VATICAN CITY — Five years ago, Pope Francis was elected to be an agent of change within a church shaken by scandals and the historic resignation of Benedict XVI.
He quickly became a global force in geopolitics, setting the agenda on climate change and care for migrants. World leaders wanted to be near him. Even non-Catholics adored him.
Today, Francis is increasingly embattled. The political climate has shifted abruptly around the world, empowering populists and nationalists who oppose much of what he stands for. Conservative forces arrayed against him within the Vatican have been emboldened, seeking to thwart him on multiple fronts.
Yet a close look at his record since becoming pope and the strong reactions he has engendered also show that Francis continues to get his way in reorienting the church.
And his supporters say that the backlash against his views has only made his voice more vital in the debate inside and outside the church over the issues he has chosen to highlight, like migrants, economic inequality, and the environment.
But even they concede that Francis’ message has fallen decidedly out of sync with the prevailing political times, in contrast to, say, Pope John Paul II, who provided the spiritual dimension for Ronald Reagan and Margaret Thatcher’s battle against communism.
“This is the duty, even if it’s a losing effort,” Cardinal Gianfranco Ravasi, head of the Vatican’s Pontifical Council for Culture, said of the pope’s role as a global conscience. He said the pope still reached a large audience and exercised power, even if “the world is going in another direction.”
Within the church, Francis, a Jesuit, has been assailed by conservatives threatened by his efforts to undo three decades of their domination, as well as by liberals who had hoped for even more.
Both sides complain that the pope is taking the church in the wrong direction and that he has been ruthless with his opponents.
Lucetta Scaraffia, editor of the monthly magazine Women Church World, said that expectations among some secular liberals that Francis would ordain women were “unrealistic,” and that the pope had purposefully taken “little steps” to avoid engendering more resistance.
Just this month, she pointed out, he appointed three women as consultants to the church’s doctrinal watchdog.
There has also been more widespread consensus on his failure to hold bishops accountable for clerical sex abuse. It is an issue in which — despite recent notable apologies — critics say he has demonstrated a remarkable tone deafness.
On Friday, Francis began several days of talks with Chilean sex abuse survivors in what the Vatican said was a climate of ‘‘reparation for suffering,’’ after the pope attempted to discredit their claims of abuse coverup by a bishop.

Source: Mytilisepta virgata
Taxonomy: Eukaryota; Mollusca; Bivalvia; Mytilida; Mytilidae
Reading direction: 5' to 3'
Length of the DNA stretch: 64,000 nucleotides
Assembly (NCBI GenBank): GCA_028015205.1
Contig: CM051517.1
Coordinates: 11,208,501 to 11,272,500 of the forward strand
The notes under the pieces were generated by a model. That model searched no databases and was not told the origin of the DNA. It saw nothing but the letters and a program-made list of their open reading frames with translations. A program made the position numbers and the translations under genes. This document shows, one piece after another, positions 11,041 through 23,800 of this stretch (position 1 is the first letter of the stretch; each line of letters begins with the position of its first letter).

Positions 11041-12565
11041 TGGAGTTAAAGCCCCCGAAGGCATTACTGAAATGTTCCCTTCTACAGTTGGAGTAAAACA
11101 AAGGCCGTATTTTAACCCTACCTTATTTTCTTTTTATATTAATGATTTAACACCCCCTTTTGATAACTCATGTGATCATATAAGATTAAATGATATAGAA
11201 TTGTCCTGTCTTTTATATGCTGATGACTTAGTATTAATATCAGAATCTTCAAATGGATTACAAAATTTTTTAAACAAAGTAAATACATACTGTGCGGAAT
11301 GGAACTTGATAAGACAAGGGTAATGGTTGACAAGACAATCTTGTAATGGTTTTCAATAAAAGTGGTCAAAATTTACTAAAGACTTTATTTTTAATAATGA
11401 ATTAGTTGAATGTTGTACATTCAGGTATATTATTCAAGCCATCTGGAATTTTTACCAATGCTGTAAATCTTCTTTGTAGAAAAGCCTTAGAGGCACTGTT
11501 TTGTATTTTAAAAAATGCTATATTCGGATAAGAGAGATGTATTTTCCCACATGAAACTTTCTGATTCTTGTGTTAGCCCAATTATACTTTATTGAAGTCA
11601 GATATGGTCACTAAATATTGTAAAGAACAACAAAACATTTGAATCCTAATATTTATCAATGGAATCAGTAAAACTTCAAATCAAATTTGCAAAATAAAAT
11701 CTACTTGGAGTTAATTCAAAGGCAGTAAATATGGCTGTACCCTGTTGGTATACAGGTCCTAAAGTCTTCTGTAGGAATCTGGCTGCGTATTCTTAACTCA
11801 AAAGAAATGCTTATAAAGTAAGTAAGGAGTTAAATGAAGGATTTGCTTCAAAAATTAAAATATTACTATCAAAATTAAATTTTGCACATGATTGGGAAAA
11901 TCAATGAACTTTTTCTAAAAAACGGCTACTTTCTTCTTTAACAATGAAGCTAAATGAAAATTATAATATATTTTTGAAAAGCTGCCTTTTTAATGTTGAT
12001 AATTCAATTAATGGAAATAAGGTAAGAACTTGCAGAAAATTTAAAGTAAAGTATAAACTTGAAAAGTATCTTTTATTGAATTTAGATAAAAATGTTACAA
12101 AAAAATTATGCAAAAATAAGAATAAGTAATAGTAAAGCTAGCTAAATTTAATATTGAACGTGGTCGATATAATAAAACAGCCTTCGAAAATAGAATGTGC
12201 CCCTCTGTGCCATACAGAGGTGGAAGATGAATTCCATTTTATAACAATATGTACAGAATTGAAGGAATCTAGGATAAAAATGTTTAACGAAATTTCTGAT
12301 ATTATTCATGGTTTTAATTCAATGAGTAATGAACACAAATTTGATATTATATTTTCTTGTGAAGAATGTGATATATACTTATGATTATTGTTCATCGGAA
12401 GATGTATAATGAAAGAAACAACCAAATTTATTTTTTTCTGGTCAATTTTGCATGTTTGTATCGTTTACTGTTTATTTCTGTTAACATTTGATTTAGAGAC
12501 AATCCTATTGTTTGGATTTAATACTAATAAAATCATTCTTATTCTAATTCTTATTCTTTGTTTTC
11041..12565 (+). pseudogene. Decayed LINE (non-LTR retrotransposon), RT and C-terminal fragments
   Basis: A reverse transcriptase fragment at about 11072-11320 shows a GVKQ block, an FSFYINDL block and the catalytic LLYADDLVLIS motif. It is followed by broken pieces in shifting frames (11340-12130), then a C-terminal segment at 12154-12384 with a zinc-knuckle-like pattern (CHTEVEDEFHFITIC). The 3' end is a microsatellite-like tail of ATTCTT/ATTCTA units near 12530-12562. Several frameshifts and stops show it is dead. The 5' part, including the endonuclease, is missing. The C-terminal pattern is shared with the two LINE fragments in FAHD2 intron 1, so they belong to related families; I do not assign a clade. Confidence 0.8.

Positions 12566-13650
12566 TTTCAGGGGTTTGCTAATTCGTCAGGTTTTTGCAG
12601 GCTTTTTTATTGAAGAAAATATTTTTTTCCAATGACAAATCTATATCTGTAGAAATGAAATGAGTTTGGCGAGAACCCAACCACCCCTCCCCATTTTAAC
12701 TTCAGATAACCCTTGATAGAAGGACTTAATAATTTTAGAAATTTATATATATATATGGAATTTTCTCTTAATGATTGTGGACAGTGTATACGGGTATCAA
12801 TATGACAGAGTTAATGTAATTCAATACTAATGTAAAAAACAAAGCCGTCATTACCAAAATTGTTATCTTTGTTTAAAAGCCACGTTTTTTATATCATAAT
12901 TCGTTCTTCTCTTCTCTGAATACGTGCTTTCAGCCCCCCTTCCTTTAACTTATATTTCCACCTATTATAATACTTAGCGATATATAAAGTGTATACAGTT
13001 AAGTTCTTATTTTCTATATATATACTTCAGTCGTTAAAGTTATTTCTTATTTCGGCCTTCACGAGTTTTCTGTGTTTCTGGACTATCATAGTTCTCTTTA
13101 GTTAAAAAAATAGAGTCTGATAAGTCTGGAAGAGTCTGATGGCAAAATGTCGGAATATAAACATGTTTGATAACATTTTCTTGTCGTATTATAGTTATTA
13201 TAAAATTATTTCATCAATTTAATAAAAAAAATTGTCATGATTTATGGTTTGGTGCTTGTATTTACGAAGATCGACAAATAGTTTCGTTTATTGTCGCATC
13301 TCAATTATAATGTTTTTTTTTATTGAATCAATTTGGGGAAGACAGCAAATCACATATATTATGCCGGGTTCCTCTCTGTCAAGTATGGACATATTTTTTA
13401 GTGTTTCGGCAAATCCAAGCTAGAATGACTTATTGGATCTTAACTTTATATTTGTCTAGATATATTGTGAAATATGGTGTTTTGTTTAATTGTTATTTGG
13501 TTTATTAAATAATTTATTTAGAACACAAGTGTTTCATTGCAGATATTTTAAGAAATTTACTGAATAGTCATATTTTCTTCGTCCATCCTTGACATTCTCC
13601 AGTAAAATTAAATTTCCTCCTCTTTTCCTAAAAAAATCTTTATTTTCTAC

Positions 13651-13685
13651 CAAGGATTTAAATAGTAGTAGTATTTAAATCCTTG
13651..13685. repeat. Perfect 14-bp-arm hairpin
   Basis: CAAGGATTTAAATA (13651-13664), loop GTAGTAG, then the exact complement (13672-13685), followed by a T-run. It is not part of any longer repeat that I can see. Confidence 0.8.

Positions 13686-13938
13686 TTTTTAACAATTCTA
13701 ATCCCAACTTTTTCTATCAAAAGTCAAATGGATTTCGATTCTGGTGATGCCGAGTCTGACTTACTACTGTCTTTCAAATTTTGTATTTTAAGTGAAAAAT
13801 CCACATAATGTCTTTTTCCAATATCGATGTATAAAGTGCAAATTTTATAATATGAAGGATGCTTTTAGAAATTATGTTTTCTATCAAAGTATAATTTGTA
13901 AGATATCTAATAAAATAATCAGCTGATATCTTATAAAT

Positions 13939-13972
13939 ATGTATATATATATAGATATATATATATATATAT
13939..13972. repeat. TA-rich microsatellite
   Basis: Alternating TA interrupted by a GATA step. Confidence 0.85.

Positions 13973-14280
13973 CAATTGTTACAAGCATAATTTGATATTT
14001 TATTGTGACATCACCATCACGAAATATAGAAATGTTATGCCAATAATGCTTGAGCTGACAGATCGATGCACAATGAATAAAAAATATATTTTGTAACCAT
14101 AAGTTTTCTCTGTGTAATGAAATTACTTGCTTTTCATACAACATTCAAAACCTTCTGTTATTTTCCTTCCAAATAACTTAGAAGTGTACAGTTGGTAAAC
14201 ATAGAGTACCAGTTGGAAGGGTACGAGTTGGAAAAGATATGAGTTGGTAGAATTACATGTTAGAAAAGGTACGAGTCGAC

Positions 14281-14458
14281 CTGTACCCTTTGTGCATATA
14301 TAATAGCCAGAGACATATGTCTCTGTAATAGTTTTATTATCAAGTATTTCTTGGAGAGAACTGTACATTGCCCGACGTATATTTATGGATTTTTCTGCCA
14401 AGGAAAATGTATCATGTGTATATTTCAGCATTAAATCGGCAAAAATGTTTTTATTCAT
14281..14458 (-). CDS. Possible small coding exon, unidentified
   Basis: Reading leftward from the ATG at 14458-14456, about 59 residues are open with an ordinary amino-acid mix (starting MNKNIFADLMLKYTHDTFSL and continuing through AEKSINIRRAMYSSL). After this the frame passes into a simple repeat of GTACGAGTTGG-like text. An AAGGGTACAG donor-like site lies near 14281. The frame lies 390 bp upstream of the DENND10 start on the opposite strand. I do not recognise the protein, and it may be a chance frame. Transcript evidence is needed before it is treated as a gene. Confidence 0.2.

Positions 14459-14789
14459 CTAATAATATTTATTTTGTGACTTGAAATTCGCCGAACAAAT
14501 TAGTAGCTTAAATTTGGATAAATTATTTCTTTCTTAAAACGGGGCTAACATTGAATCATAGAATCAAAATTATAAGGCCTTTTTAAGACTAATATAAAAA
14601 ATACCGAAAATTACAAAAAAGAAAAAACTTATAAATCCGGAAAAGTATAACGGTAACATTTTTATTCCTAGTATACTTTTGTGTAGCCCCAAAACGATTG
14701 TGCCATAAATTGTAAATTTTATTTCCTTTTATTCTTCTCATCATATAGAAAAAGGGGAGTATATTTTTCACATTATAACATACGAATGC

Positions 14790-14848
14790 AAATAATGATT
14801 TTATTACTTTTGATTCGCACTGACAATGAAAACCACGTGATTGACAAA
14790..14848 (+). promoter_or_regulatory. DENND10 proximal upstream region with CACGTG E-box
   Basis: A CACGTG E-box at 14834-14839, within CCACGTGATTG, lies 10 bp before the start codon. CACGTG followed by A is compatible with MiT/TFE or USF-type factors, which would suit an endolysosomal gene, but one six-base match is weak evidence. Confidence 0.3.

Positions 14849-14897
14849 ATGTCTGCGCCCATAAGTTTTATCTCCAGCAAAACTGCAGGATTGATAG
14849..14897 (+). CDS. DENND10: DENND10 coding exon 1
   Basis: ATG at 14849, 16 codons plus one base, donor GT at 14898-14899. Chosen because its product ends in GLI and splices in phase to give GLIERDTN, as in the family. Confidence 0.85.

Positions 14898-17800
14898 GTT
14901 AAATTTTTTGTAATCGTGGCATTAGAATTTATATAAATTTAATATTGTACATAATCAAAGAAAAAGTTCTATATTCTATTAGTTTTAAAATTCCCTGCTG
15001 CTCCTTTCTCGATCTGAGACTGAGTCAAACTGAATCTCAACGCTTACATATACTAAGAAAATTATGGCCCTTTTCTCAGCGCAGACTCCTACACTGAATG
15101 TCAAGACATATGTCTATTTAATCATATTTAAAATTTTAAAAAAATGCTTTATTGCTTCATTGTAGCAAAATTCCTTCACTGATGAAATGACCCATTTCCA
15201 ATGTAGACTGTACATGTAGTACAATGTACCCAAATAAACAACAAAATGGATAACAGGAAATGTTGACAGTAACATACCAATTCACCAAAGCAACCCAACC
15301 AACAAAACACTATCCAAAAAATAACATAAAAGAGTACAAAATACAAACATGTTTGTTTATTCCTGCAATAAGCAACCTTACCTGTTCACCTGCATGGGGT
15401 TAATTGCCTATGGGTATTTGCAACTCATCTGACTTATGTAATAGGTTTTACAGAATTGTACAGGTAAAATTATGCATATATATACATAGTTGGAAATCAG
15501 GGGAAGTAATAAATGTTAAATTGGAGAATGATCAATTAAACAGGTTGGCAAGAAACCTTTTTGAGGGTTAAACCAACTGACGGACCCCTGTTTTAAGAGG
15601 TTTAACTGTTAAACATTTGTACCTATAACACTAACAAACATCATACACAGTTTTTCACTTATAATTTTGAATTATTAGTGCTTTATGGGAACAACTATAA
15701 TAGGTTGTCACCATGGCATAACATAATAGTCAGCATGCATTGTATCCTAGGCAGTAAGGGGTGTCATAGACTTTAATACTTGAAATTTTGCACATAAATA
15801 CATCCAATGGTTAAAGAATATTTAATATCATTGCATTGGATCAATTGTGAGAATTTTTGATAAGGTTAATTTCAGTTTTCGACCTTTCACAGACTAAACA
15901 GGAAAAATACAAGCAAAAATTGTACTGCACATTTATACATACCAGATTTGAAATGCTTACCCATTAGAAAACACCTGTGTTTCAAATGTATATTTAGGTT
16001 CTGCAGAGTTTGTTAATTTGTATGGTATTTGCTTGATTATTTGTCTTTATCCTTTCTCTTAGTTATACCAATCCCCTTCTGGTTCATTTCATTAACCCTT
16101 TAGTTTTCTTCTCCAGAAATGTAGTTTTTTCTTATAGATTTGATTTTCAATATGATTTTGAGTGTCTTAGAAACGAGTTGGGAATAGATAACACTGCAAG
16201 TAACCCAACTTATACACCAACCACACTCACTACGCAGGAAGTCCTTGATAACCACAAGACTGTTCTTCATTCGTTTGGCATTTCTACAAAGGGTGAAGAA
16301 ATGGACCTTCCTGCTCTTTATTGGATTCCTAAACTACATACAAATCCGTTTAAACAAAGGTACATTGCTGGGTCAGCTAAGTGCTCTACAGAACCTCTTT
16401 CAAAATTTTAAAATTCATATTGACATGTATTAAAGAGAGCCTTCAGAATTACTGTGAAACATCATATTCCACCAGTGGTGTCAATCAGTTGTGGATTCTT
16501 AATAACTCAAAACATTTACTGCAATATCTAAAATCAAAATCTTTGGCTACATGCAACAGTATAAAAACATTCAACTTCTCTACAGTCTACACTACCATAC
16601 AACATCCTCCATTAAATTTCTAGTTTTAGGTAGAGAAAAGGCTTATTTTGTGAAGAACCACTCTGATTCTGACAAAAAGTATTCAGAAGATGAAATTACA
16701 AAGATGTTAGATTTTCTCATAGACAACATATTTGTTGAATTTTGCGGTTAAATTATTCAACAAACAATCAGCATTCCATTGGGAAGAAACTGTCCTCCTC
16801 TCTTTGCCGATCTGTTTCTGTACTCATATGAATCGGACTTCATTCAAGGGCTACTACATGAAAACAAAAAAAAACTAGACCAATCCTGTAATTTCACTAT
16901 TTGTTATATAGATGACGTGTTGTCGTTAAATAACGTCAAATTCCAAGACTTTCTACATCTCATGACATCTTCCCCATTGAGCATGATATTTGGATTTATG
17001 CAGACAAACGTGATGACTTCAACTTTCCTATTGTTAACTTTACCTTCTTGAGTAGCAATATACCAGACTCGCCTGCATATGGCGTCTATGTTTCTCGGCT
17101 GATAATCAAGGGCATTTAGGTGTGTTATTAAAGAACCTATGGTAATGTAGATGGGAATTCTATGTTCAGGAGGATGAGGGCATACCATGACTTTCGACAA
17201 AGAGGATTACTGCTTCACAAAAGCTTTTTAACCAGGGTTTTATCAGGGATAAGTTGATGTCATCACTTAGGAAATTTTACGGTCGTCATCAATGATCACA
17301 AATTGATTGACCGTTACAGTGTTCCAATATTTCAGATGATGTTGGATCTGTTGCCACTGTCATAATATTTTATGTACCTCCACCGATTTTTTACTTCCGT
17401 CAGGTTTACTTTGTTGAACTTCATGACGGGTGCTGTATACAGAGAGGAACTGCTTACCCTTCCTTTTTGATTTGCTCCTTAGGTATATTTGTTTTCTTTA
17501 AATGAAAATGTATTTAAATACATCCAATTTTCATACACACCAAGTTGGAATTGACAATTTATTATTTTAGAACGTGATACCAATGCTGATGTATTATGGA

The three men — Juan Carlos Cruz, James Hamilton, and Jose Andres Murillo — are staying at the Vatican’s Santa Marta hotel as guests of Francis. Their treatment is evidence of the about-face that Francis has made after admitting he made ‘‘serious errors of judgment’’ in the case of Bishop Juan Barros.
It is Francis’ prioritizing of social justice over culture-war issues such as abortion that has caused the sharpest internal divisions, with a small but committed group of conservative cardinals publicly suggesting that he is a heretical autocrat leading the faithful toward confusion and schism.
“Dictators usually are not nice,” said H.J.A. Sire, author of “The Dictator Pope,” one of several new books by conservative Catholics that criticize Francis’ effect on the church. “He is able to present this very subdued image, but people know behind the scenes he works very effectively to hit at his enemies.”
Conservatives, accustomed to getting their way over the past three decades, speak of a culture of fear inside the Vatican — and worry about Jesuit spies reporting back to Francis.
They point to examples like Cardinal Gerhard Ludwig Müller, the top doctrinal watchdog in the Roman Catholic Church.
Last year, the pope ordered Müller, an ideological conservative who is often at odds with Francis, to fire three priests in his congregation. He said the pope did not give him a reason.
“I’m not able to understand all,” Müller said at the time, when asked why Francis had sent them away. He added, “He’s the pope.”
Then the pope fired Müller, and observers say he has since stripped the once-powerful Congregation for the Doctrine of the Faith, the protector of church orthodoxy, of its power, replacing it with his own council of loyal cardinals.
But the main rallying point for conservatives has been the doctrinal opposition to the pope’s exhortation, Amoris Laetitia, which contained a footnote that seemed to open the door for divorced and remarried Catholics to receive holy communion.
A small group of cardinals demanded a formal clarification from Francis, who has ignored them for years. Two of the cardinals have since died, but the group’s leader, American Cardinal Raymond Burke, has pushed on.
On a recent Saturday, Burke sat on a panel in the basement of the Church Village hotel in Rome for a conference about confusion in the church. As he noted that the pope can “fall either into heresy or into the dereliction of his primary duty,” conservative supporters cheered him on.